First of all, it is all set in America, not France. Second of all, in the book it is easier to imagine about a 10-15 year age gap between them. This is more acceptable. The film immediately reveals that Daddy-Long-Legs and Jervis Pendleton are one and the same. The book does not, but it’s fairly obvious to the perceptive reader. It’s a spoiler that does not really spoil, although one does wonder how this man who is so sweet to young Judy in person can let her toil and wonder why her sponsor never writes back, allowing her to wallow in confusion for 3 years. That is a bit more unacceptable.

It’s an odd story, one that could only be told at a time when the role of women was to be demure and subservient. The book is comprised entirely of Judy’s letters to her sponsor, always a risky tactic, but here it seems to work. The letters are detailed enough to help the reader forget that they are only reading letters. We see a range of emotions from the young orphan, plus cute little sketches, and even some back-pedaling as she feels one thing one day (usually frustration with the one-sided relationship) and retracts it with regret the next.

The part I find most perplexing is the reader demographic for this story, which I can only assume is a teenage girl, an age peer of Judy’s, at the time it was written in 1912. Again, a very different time for women, still eight years away from the 19th Amendment. At one point Judy asks “are women even citizens?” (Jean Webster, the author, was a great supporter of women’s suffrage.)

So, if you keep in mind the context of the time period this book was published, it is easier not to judge it too harshly and see it as just a sweet, unusual story.

8/10 Stars

Aside from the full-length 1955 American movie, there are many Japanese anime versions of Daddy-Long-Legs. You can find them on YouTube. I came across this short, 12-min bedtime story version, which actually helped me enjoy the book more. Available HERE on Amazon Prime.

Fantasy, Fiction, Young Adult

Snape, A Definitive Reading, by Lorrie Kim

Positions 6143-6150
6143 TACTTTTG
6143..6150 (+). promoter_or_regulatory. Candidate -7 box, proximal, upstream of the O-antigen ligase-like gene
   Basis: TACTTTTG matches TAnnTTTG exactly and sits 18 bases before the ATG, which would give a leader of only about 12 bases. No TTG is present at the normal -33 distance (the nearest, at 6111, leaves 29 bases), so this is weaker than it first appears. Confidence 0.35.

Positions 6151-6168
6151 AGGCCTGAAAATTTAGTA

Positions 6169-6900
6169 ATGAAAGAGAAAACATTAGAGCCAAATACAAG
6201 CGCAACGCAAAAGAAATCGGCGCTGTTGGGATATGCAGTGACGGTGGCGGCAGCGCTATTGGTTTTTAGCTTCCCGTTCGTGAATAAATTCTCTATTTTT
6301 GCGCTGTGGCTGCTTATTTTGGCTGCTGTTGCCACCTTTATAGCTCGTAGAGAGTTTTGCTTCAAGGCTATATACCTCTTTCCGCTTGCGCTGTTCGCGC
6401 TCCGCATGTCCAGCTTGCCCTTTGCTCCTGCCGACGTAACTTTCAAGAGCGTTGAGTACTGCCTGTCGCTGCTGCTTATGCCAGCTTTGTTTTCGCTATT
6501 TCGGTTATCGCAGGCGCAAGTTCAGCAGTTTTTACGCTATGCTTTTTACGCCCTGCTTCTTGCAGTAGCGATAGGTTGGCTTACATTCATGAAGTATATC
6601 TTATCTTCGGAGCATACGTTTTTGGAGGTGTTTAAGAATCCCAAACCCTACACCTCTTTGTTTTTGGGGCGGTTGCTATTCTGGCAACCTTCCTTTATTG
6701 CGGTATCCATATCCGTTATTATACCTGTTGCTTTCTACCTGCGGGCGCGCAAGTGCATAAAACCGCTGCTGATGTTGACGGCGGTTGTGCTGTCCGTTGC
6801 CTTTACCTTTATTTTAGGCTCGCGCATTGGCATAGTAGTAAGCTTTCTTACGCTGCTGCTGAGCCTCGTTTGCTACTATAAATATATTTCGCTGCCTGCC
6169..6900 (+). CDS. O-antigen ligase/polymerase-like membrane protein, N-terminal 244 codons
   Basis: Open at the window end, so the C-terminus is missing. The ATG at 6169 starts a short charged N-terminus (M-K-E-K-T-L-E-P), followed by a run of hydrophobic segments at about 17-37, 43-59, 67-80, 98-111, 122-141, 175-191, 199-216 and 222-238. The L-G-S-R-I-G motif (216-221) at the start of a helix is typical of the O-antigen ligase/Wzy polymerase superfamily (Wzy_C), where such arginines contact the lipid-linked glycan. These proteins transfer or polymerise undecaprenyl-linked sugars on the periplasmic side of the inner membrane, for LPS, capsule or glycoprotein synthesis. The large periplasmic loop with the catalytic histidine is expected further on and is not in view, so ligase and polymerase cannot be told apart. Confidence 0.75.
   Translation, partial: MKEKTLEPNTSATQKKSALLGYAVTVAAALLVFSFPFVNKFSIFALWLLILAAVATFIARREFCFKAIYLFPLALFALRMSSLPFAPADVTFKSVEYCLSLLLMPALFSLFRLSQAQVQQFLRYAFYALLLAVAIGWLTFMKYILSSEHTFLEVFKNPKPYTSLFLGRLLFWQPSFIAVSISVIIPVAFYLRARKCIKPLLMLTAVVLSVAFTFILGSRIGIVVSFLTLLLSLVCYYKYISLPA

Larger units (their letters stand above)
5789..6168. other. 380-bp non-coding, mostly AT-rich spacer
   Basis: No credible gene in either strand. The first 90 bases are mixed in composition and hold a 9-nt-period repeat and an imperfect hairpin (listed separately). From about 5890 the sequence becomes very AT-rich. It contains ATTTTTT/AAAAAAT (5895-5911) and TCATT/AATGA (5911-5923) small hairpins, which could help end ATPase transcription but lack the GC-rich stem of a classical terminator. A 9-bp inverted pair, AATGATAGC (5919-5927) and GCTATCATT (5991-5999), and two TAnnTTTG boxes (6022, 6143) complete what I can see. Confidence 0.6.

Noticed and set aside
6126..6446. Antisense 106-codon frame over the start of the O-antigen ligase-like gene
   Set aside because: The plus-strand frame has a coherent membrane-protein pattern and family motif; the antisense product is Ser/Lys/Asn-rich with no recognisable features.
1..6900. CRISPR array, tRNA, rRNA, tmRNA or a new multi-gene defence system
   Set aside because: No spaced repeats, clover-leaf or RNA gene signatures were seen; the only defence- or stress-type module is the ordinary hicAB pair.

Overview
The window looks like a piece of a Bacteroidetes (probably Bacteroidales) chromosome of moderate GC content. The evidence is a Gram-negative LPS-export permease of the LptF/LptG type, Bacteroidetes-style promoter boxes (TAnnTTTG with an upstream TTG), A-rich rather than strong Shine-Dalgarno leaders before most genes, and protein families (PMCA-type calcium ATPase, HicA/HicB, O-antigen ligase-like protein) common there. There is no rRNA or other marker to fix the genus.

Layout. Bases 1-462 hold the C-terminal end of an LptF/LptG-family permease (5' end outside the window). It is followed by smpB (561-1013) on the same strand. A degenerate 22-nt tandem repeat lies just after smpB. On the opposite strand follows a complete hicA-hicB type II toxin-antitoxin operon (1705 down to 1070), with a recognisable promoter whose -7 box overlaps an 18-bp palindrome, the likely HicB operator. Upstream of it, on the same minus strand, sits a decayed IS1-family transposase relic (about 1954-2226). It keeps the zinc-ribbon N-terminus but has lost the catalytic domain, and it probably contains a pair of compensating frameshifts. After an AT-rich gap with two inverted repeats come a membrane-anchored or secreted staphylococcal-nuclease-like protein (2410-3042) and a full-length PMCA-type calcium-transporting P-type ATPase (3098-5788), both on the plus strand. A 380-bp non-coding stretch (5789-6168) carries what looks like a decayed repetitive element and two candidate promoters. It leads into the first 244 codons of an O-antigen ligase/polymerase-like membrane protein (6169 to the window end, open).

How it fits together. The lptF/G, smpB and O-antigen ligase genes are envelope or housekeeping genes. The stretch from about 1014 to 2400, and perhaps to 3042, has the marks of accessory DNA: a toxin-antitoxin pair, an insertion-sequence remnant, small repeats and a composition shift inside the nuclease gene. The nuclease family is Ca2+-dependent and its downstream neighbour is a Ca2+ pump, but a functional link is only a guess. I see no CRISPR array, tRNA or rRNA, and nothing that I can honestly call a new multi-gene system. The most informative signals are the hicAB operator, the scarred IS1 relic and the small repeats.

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Definitive, yes. Interesting, no.

Anyone who has invested time reading and/or watching the entire Harry Potter series knows that there is much more to Severus Snape than meets the eye, and certainly much more than he appears in the very first book. Since the end of the series and as Snape’s true nature and motives have been revealed, the character has become an unlikely hero. It is for this reason that I had such high hopes for this book.

Harry Potter author, J.K. Rowling, has released several books with backstories of everything from Hogwarts teachers to the inception of Quidditch. They’re fascinating. And it makes sense. The backstories are coming from the same imagination that conceptualized the characters in the first place.

Snape, A Definitive Reading is the opposite of fascinating.

I see this book as one more example of someone riding on the coattails of someone else’s talent and success. There is nothing revelatory here, but merely a chronicling of every single time Snape and Harry Potter interacted with each other through the book series. And that, my friends, is A LOT of interacting. It’s as tedious as it sounds.

At the beginning I read carefully, but as time went on and the book maintained its dry format, I found myself skimming more and more. It’s a few hours I’ll never get back and, as a favor, I recommend you not waste your time with this book. You can do better and Snape deserves more.